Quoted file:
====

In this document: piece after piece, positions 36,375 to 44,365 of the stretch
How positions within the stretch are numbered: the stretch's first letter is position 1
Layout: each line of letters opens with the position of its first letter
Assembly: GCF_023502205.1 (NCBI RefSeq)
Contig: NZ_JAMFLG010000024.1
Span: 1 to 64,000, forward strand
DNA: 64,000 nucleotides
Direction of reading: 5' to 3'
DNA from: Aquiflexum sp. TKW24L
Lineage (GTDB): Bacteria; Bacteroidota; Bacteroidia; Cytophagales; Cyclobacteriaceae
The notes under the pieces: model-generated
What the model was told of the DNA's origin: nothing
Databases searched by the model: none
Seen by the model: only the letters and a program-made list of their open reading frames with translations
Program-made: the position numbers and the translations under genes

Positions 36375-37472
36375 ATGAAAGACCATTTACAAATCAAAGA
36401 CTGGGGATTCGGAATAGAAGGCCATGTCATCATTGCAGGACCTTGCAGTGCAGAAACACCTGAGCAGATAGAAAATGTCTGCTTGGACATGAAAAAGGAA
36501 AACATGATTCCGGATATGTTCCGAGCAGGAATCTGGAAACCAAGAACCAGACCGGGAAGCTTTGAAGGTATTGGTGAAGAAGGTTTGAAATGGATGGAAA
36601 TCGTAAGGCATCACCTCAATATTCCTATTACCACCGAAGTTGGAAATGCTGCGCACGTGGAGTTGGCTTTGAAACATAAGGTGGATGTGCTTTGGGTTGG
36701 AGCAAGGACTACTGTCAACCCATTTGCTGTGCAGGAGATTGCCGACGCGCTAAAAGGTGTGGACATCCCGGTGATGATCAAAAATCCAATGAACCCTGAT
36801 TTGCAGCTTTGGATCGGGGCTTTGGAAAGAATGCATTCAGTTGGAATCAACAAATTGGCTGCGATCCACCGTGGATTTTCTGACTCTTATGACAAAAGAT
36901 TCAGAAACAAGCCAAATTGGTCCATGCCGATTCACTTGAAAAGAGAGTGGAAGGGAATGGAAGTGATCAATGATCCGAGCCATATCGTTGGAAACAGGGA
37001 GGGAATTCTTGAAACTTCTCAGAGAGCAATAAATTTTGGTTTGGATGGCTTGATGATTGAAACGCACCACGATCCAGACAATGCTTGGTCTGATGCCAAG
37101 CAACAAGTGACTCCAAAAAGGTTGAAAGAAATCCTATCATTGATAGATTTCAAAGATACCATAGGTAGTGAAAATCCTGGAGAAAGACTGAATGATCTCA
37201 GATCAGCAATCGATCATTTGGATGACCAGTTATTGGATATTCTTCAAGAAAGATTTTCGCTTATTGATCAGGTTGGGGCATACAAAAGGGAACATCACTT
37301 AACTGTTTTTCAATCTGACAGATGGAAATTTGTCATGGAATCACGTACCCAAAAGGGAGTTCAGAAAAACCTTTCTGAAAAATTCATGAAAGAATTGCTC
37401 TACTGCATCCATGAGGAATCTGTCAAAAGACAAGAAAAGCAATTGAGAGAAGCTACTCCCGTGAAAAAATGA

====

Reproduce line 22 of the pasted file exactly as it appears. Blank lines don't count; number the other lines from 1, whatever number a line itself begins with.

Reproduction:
36801 TTGCAGCTTTGGATCGGGGCTTTGGAAAGAATGCATTCAGTTGGAATCAACAAATTGGCTGCGATCCACCGTGGATTTTCTGACTCTTATGACAAAAGAT